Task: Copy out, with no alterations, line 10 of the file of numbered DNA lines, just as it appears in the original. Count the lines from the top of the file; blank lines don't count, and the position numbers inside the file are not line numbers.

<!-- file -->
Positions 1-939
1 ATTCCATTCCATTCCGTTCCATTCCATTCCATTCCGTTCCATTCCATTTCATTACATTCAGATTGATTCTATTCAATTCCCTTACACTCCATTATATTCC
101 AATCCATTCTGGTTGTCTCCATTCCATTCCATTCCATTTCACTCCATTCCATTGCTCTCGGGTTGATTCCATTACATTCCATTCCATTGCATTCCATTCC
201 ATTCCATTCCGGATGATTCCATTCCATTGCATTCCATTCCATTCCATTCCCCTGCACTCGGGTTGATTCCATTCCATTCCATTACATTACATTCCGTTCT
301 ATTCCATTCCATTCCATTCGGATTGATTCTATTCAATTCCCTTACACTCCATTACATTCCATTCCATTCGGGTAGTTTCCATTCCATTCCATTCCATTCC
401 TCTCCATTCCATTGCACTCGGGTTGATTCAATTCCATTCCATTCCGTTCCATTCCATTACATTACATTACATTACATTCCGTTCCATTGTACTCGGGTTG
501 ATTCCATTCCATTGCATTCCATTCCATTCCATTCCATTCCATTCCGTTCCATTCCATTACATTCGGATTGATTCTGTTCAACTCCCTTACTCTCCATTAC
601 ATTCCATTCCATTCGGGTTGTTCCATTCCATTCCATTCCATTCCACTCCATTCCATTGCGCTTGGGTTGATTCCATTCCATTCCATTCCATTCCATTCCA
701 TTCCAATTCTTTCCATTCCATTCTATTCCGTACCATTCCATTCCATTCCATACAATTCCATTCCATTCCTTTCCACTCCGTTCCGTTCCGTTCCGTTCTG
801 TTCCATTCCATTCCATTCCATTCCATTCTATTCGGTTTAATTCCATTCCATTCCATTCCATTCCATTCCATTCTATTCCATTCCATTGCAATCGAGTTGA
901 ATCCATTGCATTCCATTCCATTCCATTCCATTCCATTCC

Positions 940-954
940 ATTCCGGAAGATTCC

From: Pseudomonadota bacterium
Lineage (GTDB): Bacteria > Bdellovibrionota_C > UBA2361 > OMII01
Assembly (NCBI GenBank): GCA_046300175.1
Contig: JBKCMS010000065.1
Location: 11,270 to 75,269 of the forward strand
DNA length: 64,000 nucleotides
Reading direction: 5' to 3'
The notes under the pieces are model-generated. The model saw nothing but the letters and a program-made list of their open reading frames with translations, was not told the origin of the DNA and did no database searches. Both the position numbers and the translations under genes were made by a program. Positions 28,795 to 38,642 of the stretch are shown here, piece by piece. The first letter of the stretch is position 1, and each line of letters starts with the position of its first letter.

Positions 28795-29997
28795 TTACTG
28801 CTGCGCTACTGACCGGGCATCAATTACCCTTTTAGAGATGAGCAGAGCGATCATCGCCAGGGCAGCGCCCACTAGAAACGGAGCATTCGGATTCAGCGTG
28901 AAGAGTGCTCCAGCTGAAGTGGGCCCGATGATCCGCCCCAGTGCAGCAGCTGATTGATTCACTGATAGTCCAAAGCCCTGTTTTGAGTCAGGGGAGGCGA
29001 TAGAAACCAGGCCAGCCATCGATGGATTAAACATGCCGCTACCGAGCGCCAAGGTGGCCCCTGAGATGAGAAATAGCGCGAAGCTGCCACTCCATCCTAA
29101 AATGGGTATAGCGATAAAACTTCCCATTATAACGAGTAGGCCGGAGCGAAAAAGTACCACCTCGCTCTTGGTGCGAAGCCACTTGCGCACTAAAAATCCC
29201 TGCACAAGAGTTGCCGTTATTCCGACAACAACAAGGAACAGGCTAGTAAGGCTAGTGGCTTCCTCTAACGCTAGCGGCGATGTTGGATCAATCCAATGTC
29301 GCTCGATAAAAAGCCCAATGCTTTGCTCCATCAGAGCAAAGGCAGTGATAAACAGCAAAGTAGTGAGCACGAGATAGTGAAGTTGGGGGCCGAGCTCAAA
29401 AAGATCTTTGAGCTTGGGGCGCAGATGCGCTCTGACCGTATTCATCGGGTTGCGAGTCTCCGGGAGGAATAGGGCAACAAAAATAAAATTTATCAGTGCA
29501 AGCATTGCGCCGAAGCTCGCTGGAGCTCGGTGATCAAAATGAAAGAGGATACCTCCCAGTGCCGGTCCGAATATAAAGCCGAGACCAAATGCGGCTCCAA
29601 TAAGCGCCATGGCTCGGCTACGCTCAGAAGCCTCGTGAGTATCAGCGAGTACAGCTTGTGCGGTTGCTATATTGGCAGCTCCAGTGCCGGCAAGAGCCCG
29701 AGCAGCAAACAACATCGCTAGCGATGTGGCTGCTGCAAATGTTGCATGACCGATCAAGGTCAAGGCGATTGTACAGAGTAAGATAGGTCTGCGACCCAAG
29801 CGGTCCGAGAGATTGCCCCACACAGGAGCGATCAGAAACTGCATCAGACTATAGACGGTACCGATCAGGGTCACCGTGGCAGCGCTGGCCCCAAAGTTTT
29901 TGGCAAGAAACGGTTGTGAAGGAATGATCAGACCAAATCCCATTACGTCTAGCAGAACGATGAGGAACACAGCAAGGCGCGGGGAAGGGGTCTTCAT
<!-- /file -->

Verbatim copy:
801 TTCCATTCCATTCCATTCCATTCCATTCTATTCGGTTTAATTCCATTCCATTCCATTCCATTCCATTCCATTCTATTCCATTCCATTGCAATCGAGTTGA